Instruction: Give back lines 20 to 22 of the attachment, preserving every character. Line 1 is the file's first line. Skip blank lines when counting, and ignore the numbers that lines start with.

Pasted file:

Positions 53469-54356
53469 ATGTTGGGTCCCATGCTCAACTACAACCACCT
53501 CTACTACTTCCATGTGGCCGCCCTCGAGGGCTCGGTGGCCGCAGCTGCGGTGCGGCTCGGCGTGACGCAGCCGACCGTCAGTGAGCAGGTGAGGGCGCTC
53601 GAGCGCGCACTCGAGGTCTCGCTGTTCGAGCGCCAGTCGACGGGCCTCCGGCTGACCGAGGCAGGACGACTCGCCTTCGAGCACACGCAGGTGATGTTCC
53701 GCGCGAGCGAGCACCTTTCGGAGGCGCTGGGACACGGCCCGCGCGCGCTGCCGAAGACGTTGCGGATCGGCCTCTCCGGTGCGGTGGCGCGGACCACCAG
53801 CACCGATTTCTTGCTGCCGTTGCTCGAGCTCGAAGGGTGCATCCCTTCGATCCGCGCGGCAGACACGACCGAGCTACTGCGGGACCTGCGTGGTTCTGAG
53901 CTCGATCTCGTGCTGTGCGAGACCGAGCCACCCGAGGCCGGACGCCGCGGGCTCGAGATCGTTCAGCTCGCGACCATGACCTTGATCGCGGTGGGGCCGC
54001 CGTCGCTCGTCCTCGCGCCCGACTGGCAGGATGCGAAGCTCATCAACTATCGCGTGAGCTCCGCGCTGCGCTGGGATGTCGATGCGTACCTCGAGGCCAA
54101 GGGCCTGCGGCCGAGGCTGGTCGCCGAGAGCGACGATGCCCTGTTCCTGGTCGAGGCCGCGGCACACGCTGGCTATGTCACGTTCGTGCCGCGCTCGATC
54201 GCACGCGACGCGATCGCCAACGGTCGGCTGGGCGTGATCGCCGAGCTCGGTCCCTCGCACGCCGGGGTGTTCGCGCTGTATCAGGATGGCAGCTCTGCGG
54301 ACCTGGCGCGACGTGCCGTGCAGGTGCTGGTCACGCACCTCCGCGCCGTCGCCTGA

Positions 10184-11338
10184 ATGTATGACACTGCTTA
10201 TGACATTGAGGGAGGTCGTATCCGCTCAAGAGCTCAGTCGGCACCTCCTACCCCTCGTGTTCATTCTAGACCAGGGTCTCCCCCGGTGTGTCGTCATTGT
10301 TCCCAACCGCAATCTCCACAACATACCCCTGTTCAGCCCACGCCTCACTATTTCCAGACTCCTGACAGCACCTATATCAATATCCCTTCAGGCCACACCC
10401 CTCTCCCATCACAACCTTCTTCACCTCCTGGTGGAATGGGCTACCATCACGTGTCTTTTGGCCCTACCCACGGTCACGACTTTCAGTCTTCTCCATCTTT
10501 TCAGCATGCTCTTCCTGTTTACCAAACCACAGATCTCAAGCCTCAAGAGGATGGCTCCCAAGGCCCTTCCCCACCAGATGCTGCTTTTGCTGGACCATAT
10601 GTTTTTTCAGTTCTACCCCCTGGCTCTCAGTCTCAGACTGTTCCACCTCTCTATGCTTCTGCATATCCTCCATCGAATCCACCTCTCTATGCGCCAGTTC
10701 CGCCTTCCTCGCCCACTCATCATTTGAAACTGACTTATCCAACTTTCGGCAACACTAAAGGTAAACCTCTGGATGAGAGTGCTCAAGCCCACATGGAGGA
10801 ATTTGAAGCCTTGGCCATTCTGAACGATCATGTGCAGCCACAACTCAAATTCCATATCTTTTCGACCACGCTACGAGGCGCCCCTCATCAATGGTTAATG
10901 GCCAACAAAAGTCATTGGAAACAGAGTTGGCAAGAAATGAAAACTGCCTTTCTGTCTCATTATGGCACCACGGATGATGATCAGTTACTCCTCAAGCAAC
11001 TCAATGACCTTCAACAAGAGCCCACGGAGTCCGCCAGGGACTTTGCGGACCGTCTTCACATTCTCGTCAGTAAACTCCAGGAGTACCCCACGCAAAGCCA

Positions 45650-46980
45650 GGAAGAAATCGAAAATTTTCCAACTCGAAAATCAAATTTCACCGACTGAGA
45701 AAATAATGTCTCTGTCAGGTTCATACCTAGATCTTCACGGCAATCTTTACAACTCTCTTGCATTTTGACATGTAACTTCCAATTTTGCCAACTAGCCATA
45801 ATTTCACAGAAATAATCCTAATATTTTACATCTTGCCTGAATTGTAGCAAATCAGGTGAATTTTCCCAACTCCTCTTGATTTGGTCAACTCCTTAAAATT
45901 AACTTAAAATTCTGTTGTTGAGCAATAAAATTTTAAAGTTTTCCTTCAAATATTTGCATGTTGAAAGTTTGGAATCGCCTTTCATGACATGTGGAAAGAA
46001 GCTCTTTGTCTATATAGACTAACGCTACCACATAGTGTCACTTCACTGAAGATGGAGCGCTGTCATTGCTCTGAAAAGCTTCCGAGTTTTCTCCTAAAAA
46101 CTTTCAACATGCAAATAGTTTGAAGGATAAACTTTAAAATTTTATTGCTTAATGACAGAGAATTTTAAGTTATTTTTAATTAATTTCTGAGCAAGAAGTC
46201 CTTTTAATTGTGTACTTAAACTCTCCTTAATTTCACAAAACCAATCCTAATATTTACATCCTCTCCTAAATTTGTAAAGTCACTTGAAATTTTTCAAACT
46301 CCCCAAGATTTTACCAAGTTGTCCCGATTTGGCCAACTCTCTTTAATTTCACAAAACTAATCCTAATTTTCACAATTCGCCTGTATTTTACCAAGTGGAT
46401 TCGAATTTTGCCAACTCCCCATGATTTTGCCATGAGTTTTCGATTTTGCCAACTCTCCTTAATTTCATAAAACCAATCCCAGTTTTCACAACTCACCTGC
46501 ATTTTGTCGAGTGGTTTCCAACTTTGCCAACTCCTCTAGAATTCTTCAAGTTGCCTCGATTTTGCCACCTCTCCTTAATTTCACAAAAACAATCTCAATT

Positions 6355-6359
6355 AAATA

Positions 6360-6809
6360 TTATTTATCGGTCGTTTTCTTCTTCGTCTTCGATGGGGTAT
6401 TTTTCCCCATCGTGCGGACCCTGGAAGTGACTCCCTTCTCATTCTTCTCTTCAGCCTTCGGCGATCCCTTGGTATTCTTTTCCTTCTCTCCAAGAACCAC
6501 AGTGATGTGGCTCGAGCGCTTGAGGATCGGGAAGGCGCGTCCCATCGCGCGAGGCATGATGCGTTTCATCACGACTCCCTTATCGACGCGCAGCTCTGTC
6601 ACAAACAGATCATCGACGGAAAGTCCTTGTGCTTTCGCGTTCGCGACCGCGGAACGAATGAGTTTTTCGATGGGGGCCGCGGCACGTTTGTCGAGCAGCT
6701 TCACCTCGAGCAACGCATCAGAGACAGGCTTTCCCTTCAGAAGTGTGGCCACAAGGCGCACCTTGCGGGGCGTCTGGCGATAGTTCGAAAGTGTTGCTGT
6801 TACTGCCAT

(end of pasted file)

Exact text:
10801 ATTTGAAGCCTTGGCCATTCTGAACGATCATGTGCAGCCACAACTCAAATTCCATATCTTTTCGACCACGCTACGAGGCGCCCCTCATCAATGGTTAATG
10901 GCCAACAAAAGTCATTGGAAACAGAGTTGGCAAGAAATGAAAACTGCCTTTCTGTCTCATTATGGCACCACGGATGATGATCAGTTACTCCTCAAGCAAC
11001 TCAATGACCTTCAACAAGAGCCCACGGAGTCCGCCAGGGACTTTGCGGACCGTCTTCACATTCTCGTCAGTAAACTCCAGGAGTACCCCACGCAAAGCCA